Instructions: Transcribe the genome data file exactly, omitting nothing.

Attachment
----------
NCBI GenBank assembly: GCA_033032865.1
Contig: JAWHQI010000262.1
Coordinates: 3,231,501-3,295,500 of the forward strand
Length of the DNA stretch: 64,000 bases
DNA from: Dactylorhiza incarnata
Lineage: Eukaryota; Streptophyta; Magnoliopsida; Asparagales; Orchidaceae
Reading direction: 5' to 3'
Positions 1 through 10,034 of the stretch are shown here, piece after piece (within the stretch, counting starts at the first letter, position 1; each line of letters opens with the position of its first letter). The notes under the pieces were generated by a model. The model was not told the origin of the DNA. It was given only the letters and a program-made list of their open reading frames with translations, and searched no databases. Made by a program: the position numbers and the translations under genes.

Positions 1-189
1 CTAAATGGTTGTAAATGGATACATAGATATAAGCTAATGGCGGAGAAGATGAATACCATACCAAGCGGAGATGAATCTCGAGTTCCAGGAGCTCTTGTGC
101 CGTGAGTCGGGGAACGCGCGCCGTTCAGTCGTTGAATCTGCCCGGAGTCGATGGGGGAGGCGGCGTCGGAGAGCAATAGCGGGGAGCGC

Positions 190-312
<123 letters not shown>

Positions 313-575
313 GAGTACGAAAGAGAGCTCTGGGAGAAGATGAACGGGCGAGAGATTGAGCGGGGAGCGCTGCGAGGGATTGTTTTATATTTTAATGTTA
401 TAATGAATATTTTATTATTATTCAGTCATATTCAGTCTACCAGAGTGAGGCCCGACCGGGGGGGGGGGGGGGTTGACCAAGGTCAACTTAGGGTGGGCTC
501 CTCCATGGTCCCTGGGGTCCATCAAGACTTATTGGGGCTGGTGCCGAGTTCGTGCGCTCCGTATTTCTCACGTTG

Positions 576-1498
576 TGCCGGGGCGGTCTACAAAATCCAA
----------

NCBI GenBank assembly: GCA_033032865.1
Contig: JAWHQI010000262.1
Coordinates: 3,231,501-3,295,500 of the forward strand
Length of the DNA stretch: 64,000 bases
DNA from: Dactylorhiza incarnata
Lineage: Eukaryota; Streptophyta; Magnoliopsida; Asparagales; Orchidaceae
Reading direction: 5' to 3'
Positions 1 through 10,034 of the stretch are shown here, piece after piece (within the stretch, counting starts at the first letter, position 1; each line of letters opens with the position of its first letter). The notes under the pieces were generated by a model. The model was not told the origin of the DNA. It was given only the letters and a program-made list of their open reading frames with translations, and searched no databases. Made by a program: the position numbers and the translations under genes.

Positions 1-189
1 CTAAATGGTTGTAAATGGATACATAGATATAAGCTAATGGCGGAGAAGATGAATACCATACCAAGCGGAGATGAATCTCGAGTTCCAGGAGCTCTTGTGC
101 CGTGAGTCGGGGAACGCGCGCCGTTCAGTCGTTGAATCTGCCCGGAGTCGATGGGGGAGGCGGCGTCGGAGAGCAATAGCGGGGAGCGC

Positions 190-312
<123 letters not shown>

Positions 313-575
313 GAGTACGAAAGAGAGCTCTGGGAGAAGATGAACGGGCGAGAGATTGAGCGGGGAGCGCTGCGAGGGATTGTTTTATATTTTAATGTTA
401 TAATGAATATTTTATTATTATTCAGTCATATTCAGTCTACCAGAGTGAGGCCCGACCGGGGGGGGGGGGGGGTTGACCAAGGTCAACTTAGGGTGGGCTC
501 CTCCATGGTCCCTGGGGTCCATCAAGACTTATTGGGGCTGGTGCCGAGTTCGTGCGCTCCGTATTTCTCACGTTG

Positions 576-1498
576 TGCCGGGGCGGTCTACAAAATCCAA